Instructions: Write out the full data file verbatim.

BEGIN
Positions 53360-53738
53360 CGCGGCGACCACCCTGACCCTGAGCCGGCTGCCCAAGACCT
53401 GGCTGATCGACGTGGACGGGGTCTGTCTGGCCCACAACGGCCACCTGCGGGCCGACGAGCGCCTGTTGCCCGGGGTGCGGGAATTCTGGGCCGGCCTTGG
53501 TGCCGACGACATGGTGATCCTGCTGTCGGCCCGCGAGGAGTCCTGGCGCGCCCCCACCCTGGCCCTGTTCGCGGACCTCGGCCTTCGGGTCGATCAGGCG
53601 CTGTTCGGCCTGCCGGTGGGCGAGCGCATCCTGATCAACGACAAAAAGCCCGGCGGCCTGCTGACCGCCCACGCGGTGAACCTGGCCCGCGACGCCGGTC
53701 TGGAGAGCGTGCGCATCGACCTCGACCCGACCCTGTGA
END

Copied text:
Positions 53360-53738
53360 CGCGGCGACCACCCTGACCCTGAGCCGGCTGCCCAAGACCT
53401 GGCTGATCGACGTGGACGGGGTCTGTCTGGCCCACAACGGCCACCTGCGGGCCGACGAGCGCCTGTTGCCCGGGGTGCGGGAATTCTGGGCCGGCCTTGG
53501 TGCCGACGACATGGTGATCCTGCTGTCGGCCCGCGAGGAGTCCTGGCGCGCCCCCACCCTGGCCCTGTTCGCGGACCTCGGCCTTCGGGTCGATCAGGCG
53601 CTGTTCGGCCTGCCGGTGGGCGAGCGCATCCTGATCAACGACAAAAAGCCCGGCGGCCTGCTGACCGCCCACGCGGTGAACCTGGCCCGCGACGCCGGTC
53701 TGGAGAGCGTGCGCATCGACCTCGACCCGACCCTGTGA